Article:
[00:08:29] George B. Thomas: my gosh. It's all alright. Hang on, hang on, hang on. Hang, hang on. Flag. Hang on. Flag in the ground from this point on a minute. I guess, well, 10 minutes and 31 seconds pre edited. From this day forward, mark will be known as Max.
[00:08:49] Liz Murphy: Why do you have to pee in? My fun cereal, max. Go ahead.
[00:08:52] Max Cohen: So there's three, three sort of like mindsets that I'm thinking about here. Um, one, and I already forgot one of them. Um, so, so one, uh, think about how it's actually gonna connect back to your marketing, right? And, and a lot of that is thinking about how are, we're using, you know, things like, uh, surveys and stuff to, to find people that are like literally saying that they would gladly be promoters for you, right? It's like one thing about how you're gonna like, Tie the, tie, the flywheel together, like with this sort of service motion and service up, right?
Two, think about the heat shield, right? So when I say heat shield, I'm thinking about things like your knowledge base, right? What are the questions that your service teams and like folks like that are getting constantly every single day that someone could just easily self solve on? So you could really kind of focus on, on letting those, uh, service folks handle the harder problems, right?
So like, what are you doing to make their lives a little bit easier? Um, And then the third one, I forgot, so we'll come back when I remember it a little bit later. But there's like one other sort of like big thing that I tend to kind of think about. Um, yeah, no, edit this out cuz I screwed that piece up.
But yeah, there's there's
[00:10:00] Liz Murphy: circle back. We'll circle back.
[00:10:02] George B. Thomas: Hey, uh, Noah. Leave Mark's
[00:10:04] Devyn Bellamy: Yeah, leave it all
[00:10:06] Liz Murphy: I am sorry. I thought his name was Max. I thought here to Four Heads Forth and all those things. He was
[00:10:12] George B. Thomas: well, max did a great job, but Mark jacked it
[00:10:15] Max Cohen: Yeah, mark that. That was on Mark. To be honest
[00:10:17] George B. Thomas: he, he bumped
[00:10:17] Liz Murphy: Mark fumbled the bag.
[00:10:18] Max Cohen: forgot my name and so I also forgot the third thing I was gonna say.
[00:10:22] Liz Murphy: Thank goodness. I'm back, aren't we? Isn't that right guys? Yeah, go ahead,
[00:10:25] George B. Thomas: yeah. Absolutely. Absolutely. So, so here's the thing, and I definitely want to hear what Aridi and and Devin have to say on this, but for me, especially where we're headed, because I. Feel like, uh, in a world that is so saturated with artificial intelligence, ai, this generative that, you know, the, the easy way to get like baba ba it, it, we're coming to an inflection point where it is all about being human, human businesses doing hu like human things.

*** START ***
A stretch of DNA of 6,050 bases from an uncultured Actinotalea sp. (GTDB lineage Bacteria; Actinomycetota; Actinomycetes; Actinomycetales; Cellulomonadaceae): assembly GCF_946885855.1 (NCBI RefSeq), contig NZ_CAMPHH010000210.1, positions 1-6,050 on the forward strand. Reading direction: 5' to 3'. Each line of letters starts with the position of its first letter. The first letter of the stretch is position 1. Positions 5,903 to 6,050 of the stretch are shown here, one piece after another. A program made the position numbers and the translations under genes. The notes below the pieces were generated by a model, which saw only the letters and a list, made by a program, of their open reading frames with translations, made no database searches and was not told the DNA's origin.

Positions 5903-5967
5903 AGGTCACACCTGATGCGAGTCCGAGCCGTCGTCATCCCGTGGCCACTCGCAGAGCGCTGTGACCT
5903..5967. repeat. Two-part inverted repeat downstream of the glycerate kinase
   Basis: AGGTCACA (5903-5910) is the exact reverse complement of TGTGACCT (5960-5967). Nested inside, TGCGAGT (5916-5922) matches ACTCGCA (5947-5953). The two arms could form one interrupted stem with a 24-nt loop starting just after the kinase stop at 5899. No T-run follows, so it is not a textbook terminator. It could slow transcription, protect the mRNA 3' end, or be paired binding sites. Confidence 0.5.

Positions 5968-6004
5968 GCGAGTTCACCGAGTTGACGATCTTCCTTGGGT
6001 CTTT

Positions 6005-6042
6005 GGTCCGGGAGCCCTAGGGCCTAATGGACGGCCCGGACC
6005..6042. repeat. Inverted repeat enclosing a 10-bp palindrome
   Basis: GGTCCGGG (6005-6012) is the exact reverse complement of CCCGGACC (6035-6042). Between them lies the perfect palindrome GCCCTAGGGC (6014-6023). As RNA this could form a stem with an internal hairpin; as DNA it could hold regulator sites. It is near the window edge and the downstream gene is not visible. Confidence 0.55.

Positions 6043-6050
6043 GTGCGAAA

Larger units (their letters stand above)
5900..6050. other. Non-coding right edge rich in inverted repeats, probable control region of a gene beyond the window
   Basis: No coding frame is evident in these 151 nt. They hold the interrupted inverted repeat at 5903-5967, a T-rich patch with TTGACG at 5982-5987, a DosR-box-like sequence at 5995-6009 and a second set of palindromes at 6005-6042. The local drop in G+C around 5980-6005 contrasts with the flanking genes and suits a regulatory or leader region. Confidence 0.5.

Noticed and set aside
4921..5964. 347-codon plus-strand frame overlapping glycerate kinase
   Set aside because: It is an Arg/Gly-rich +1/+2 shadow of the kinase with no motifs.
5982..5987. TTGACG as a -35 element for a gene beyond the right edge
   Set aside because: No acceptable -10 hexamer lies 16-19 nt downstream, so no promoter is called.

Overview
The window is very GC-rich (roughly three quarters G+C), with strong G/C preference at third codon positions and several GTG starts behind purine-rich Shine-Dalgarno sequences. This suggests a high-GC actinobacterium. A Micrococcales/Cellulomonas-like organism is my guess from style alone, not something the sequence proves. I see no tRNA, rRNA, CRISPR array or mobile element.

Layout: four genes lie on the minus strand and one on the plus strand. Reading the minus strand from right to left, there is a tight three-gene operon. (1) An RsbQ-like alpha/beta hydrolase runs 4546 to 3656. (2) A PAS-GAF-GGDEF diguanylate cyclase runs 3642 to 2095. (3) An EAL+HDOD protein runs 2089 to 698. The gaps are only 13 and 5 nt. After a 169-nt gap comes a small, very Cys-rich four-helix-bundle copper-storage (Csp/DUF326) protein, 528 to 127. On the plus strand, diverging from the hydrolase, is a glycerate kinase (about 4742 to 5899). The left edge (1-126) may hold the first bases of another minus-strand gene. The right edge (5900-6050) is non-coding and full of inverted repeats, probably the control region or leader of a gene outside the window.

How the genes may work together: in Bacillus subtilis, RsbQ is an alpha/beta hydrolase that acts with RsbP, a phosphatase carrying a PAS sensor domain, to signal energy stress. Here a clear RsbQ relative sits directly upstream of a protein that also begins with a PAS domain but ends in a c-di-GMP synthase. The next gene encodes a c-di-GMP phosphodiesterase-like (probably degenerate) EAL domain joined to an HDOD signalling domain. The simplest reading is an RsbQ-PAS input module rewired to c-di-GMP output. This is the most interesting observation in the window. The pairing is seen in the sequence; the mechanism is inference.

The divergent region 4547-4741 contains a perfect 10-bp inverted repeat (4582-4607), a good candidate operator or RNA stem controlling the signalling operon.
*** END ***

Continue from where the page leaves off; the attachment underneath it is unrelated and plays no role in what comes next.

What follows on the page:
And so the, if I think about the mindset of a service team, success team, somebody's going to go. Into, uh, this tool. The most human thing you can do is have a dang conversation. And to have a conversation, you have to be able to hear both voices. And so I would beg anybody that's using HubSpot and turns on the service hub that one of the initial mindsets that you have is, how can I have a voice of customer mindset?
How can I be doing everything to have a conversation? Not one way with my. You know my megaphone as the marketing side, but the ear, the ear to the ground as the service side with feedback and everything else that you can do. Cuz by the way, uh, ear to the ground also means that you're paying attention to how many people are coming to what knowledge articles, meaning they're having, what problems with the actual thing that you're doing anyway. Listen to your customers. Be human. Anyway, that's my thoughts.
[00:11:56] Adriti Gulati: Yeah. And sometimes I will say listening to your customers is hard because they are all over the place. They are like, they're gonna fill out a survey and then they're gonna chat in, and then they're going to call in and do X, Y, and Z. And they have the same question on all platforms. And I think. If one of your big issues is the streamlining communication, that's where Service Hub especially can, um, can help you solve those issues.
[00:12:20] Devyn Bellamy: For me, and I know it's been a few episodes since I've said this. Um, but don't try to make service hubs. Supplement your existing process. Evaluate your existing process as holistically as part of the customer journey, and, and look at how your customer, uh, your customer service, experience, success, whatever you want to call your team, how that fits into your overall flywheel in reducing friction, and if there are friction points in your existing process. Getting service up isn't going to mitigate that. Uh, if anything, it's just going to give you a greater capacity to exacerbate it. So what you should be doing is, is looking at your process and how you can make sure that not only is your customer journey solid and smooth and as frictionless as possible, um, but also that your customer team is not an afterthought.
Stop putting them in in corner back. Basement offices or, or just somewhere. Yeah. With Mark or, or, or having them share a room with accounting where there's six people in no air conditioning because, you know, Pam from accounting doesn't wear deodorant, so, so stop that. Stop that right